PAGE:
March 09, 2005

Bolton Gets Personal As everyone

Bolton Gets Personal

As everyone who keeps up with the news will know, President Bush has selected Undersecretary of State John R. Bolton as the United States’ ambassador to the United Nations. This has inevitably raised cries of protest from prominent Democrats, many of whom see Mr. Bolton as insufficiently awed by Kofi Annan and Co.

America, argue our Democratic friends, needs a Neville Chamberlain, not a John Bolton. Can’t we all just get along—and demonize Zionism in the process?

A piece in the March 8 number of The Washington Post sums up the fracas quite well. Penned by Glenn Kessler and the uproariously named Colum Lynch, this article offers the typical lefty slant on Mr. Bolton’s selection.

Among the numerous criticisms aimed at Mr. Bolton is the following:

On the eve of six-nation talks over North Korea’s nuclear ambitions two years ago, Bolton traveled to Seoul and denounced North Korean leader Kim Jong Il in highly personal terms. He labeled Kim a “tyrannical dictator” who made North Korea “a hellish nightmare”—which prompted the North Korean government to call him “human scum and bloodsucker.”

We, the crack young staff of “The Hatemonger’s Quarterly,” were captivated by Messrs. Kessler and Lynch’s characterization of John Bolton’s criticisms as “highly personal.” What in the Lord’s name could that mean?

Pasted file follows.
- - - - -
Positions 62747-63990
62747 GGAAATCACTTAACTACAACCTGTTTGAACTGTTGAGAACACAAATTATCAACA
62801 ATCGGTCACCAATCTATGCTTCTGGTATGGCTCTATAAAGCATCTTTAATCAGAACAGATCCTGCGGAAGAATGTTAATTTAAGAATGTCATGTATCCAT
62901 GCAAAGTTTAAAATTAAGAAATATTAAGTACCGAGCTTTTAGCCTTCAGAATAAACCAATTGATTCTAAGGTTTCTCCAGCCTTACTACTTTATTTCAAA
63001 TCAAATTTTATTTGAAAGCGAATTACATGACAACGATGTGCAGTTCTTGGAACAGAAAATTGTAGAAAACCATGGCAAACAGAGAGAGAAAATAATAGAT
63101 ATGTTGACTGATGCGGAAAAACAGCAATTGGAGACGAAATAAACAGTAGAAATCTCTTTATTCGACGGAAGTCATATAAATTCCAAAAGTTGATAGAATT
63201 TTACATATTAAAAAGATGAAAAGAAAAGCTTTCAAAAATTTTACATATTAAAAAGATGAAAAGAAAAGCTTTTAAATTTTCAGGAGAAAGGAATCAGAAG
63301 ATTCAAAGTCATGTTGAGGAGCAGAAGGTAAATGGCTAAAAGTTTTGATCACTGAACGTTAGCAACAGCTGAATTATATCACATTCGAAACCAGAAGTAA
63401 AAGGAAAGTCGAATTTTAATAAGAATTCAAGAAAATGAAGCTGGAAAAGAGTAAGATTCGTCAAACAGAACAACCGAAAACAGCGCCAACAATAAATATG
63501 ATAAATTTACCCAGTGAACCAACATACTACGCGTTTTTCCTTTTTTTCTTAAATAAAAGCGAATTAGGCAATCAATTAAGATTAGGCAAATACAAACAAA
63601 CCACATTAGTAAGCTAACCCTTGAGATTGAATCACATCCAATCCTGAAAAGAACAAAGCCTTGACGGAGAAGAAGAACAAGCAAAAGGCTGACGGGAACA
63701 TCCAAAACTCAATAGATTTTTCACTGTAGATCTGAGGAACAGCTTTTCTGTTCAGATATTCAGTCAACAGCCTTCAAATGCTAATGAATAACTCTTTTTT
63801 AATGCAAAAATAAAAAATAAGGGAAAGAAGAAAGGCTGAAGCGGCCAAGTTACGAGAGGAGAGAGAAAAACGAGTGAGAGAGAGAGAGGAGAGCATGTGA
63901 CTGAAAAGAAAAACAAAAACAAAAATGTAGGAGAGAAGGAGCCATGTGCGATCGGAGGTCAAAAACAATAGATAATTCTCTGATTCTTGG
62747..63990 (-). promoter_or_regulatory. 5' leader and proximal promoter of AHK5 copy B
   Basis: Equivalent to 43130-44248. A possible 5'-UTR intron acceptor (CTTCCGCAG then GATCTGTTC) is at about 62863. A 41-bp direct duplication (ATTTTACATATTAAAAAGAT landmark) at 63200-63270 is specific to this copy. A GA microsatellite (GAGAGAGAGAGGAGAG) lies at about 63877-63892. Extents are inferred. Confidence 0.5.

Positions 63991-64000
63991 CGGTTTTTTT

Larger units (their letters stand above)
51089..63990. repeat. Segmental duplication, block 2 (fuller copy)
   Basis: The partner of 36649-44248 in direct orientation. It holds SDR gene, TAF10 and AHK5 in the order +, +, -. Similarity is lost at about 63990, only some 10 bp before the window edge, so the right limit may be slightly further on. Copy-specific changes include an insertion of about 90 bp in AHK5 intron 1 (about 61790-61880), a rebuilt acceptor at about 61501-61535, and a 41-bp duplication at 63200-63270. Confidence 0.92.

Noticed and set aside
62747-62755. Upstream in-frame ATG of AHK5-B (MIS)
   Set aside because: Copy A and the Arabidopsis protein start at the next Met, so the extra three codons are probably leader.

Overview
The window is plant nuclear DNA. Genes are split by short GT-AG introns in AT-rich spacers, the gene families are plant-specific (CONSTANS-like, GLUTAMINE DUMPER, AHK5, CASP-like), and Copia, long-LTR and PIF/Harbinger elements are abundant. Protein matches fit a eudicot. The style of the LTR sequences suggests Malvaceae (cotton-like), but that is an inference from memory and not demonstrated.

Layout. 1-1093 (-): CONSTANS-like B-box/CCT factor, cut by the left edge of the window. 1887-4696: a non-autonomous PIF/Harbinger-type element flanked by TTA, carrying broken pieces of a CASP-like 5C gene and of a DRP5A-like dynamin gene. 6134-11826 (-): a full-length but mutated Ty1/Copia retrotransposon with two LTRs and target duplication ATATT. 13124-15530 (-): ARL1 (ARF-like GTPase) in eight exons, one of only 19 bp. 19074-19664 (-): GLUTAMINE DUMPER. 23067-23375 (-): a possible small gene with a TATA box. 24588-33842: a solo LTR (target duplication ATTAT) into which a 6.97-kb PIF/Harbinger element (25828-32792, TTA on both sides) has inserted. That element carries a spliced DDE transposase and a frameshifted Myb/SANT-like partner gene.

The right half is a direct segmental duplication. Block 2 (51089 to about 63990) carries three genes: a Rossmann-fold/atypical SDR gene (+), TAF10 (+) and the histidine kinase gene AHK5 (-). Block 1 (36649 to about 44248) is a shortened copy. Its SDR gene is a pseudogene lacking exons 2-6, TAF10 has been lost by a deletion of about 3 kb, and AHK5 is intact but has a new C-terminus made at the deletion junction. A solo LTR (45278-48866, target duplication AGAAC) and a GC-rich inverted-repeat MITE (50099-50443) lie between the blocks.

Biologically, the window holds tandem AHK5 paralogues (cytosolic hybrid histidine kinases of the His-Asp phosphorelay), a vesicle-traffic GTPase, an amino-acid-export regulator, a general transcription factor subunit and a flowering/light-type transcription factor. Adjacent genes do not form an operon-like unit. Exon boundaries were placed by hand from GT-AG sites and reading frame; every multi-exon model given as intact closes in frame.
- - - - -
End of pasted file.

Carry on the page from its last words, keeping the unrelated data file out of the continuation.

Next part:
As far as we’re concerned, calling Kim Jong Il a “tyrannical dictator” is only “highly personal” in the sense that it’s an accurate reflection of Kim Jong Il’s career. In fact, calling him a “tyrannical dictator” is much like calling George W. Bush a “forceful president.” It’s a fairly accurate job description, if you ask us.

(At least the enlightened government of North Korea chose not to respond to Mr. Bolton’s “highly personal” criticism in kind: Nothing says “impersonal” quite like “human scum and bloodsucker.”)

Frankly, if Mr. Bolton desired to offer “highly personal” criticism of North Korea, wouldn’t he be better off calling Kim Jong Il a “laughably short, sartorially ridiculous Elvis impersonator manqué”? We think that would rile up the North Korean government far more effectively.

What kind of description of Kim Jong Il would soothe the Democrats? How about: “He’s a pleasant—if mildly pugnacious—chap who has turned North Korea into a dynamite hell-hole.” Or: “He’s one of the twenty-first century’s greatest statesmen; it’s too bad he has a penchant for such ridiculous spectacles.” Or: “Kim Jong Il is the Napoleon of two-bit Eastern autocrats.” Or: “At least he’s not as fat as Michael Moore.”

And this has all led us to wonder: What would Messrs. Kessler and Lynch consider “highly impersonal” criticism of Kim Jong Il?

Moreover, if our fancy-pants Washington Post correspondents deny that North Korea under Mr. Jong Il is in fact “a hellish nightmare,” we, the crack young staff of “The Hatemonger’s Quarterly,” personally invite them to enjoy a one-way trip to Pyongyang.

We’ll see if they can muster any “highly impersonal” criticism of Mr. Jong Il whilst they are there.

Posted at March 9, 2005 12:01 AM | TrackBack